it comes out of that model. i think a growth agenda is what is warranted. when we are talking about when the future, we're talking about rooted in a business cycle driven by exports, by raising the skill level of our workforce, and to me, that is the private sector sustainable kind of growth. let us talk about the deficit in the issues of debt facing the economy. as all of you know, what matters is our debt to gdp level. and what matters is, as the bulls-sensing commission observed, not 2011 -- bowles simpson commission observed, the deficit is very dangerous because it leads you to do things that are not correct. we signed a tax deal in december
in a bipartisan manner which was important. it gives incentives for investment, which gives a payroll tax cut to encourage workers and to encourage hiring, he gives incentives for education -- all of those all- important and everyone knew when they sign did with 80 + would increase the deficit in 2011, but we needed to get on the pro-growth path to confront long run fiscal issues. to come back and say, but look, the 2011 deficit is high, therefore we need to cut, is in some sense running -- completing what the problems are. -- conflating what the business problems are.
the president outlined that he would release a budget that cuts discretionary spending down to a share of the economy that it has not been since dwight eisenhower was the president. and then he said, look, once we do that, that's all at one another and agree that is only 12% of the budget. that is not what the problem is. if we want to hold hands and together in a bipartisan way think about the aging of the population in the acceleration of healthcare costs, think about the tax rates on high- income people over the long run, let's do that and a bipartisan way. but let us not continue saying that the problem is runaway discretionary spending, because that is 12% of the budget, and we are running a deficit in 2010 and 2011 because of the business cycle. growth is going to be a key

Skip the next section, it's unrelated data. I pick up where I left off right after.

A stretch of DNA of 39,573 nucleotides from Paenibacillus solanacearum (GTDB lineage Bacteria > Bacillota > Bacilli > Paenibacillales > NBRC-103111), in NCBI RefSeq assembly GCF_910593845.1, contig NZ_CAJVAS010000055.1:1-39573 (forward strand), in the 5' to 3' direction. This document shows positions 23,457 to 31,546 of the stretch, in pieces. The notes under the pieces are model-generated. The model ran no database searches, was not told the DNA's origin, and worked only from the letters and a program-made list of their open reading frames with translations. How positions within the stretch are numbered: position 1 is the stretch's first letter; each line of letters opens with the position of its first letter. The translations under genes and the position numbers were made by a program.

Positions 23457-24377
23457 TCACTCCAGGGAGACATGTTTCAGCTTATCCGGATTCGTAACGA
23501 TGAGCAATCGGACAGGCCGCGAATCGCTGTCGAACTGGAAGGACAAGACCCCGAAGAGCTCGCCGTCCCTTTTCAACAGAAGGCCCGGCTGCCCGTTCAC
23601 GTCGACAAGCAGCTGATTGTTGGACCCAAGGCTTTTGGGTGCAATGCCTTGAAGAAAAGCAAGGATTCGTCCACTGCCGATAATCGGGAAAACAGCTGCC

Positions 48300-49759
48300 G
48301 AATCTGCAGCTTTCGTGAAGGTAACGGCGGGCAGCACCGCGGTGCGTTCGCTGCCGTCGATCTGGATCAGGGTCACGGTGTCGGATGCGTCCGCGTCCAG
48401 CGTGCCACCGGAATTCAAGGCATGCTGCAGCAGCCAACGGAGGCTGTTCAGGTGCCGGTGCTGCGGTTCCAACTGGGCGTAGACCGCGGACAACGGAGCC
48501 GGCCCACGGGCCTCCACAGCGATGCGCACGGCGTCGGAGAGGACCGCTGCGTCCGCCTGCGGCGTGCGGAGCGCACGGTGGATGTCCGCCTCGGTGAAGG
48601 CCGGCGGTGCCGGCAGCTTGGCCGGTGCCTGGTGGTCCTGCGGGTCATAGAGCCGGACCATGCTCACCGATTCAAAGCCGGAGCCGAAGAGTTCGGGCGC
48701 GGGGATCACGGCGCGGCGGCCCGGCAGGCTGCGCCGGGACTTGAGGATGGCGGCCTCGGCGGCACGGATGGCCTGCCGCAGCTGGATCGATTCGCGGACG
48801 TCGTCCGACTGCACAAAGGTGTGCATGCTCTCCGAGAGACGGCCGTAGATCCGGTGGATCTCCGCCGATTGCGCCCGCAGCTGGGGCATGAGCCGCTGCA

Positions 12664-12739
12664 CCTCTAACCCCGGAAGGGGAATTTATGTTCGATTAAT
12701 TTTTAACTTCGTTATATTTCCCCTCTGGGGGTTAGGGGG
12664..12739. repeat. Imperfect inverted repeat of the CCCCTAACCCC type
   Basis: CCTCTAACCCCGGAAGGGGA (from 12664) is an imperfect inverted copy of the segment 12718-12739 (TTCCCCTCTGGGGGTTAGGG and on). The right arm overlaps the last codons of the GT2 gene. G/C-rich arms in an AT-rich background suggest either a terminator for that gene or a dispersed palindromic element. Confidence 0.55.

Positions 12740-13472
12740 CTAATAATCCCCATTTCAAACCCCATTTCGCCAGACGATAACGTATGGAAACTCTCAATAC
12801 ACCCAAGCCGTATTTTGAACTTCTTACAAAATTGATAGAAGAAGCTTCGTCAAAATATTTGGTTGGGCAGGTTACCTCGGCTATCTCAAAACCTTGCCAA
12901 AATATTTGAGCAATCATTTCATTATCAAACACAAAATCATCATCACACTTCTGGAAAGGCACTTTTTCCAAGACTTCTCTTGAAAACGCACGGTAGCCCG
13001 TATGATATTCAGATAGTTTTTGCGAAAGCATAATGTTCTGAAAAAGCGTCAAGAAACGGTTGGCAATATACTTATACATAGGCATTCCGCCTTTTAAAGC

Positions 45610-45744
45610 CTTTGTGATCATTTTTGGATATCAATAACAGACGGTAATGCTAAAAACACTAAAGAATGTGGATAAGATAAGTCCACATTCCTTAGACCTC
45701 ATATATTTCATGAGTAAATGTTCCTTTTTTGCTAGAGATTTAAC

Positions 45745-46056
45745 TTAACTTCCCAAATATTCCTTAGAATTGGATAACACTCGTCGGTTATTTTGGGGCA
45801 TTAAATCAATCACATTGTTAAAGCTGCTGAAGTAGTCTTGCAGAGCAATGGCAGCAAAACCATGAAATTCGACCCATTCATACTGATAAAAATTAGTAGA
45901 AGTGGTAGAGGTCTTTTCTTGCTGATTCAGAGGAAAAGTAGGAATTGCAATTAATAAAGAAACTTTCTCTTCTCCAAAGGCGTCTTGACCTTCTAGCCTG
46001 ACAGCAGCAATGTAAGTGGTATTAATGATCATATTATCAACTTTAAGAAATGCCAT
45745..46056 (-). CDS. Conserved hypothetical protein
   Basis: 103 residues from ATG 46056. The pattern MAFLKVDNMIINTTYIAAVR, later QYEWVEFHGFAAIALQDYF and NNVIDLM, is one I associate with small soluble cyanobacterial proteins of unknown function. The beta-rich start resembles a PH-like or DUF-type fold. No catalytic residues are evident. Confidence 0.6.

component in getting the deficit down. before the financial crisis, that deficits may be free% of gdp. it goes up to something like 11% of gdp. most of that 11% is from the business cycle. getting the business cycle reversed is critical to getting it down 4% or 5% and getting from that to primary surplus, it has to get -- come from cuts. but growth is fundamentally important. up until 1979, the united states cut the debt to gdp ratio by 85 percentage points. and it runs a surplus of only three or four times in that entire period.